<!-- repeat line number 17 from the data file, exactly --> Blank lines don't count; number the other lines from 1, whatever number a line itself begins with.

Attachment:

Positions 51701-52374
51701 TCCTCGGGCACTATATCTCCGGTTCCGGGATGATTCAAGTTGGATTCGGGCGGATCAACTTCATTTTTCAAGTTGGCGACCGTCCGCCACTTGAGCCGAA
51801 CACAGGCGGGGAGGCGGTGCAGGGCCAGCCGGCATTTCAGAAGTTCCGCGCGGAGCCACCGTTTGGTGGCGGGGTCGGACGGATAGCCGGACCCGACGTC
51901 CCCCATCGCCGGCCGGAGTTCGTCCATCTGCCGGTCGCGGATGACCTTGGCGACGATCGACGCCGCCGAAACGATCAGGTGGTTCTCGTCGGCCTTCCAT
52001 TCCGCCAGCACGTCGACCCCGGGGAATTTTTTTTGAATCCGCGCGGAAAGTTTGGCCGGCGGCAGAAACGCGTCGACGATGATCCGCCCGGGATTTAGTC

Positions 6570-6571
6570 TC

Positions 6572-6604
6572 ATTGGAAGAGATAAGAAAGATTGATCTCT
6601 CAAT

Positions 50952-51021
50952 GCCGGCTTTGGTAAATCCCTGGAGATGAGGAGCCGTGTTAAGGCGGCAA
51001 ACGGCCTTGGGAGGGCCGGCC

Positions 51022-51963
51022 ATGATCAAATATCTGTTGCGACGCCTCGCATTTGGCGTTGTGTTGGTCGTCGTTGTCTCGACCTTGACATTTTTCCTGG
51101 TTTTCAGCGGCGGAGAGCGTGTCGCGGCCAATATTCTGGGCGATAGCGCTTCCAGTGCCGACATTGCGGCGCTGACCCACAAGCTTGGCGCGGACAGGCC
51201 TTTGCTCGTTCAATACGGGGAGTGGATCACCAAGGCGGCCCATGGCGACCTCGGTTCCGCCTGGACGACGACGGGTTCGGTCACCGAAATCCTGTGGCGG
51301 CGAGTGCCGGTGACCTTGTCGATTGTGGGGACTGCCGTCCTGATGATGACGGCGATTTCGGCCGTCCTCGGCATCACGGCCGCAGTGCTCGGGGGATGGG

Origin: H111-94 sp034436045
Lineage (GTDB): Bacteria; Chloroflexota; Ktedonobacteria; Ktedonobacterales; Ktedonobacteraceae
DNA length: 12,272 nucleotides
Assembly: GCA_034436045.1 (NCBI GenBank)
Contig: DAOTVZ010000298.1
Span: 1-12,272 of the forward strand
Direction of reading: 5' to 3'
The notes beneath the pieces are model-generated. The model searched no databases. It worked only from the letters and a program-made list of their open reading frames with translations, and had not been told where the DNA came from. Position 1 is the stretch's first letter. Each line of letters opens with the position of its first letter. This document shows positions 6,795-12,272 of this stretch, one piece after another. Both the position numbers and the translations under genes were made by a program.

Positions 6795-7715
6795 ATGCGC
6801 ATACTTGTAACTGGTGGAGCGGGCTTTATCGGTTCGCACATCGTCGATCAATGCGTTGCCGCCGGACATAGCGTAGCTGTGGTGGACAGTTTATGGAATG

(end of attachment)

51201 TTTGCTCGTTCAATACGGGGAGTGGATCACCAAGGCGGCCCATGGCGACCTCGGTTCCGCCTGGACGACGACGGGTTCGGTCACCGAAATCCTGTGGCGG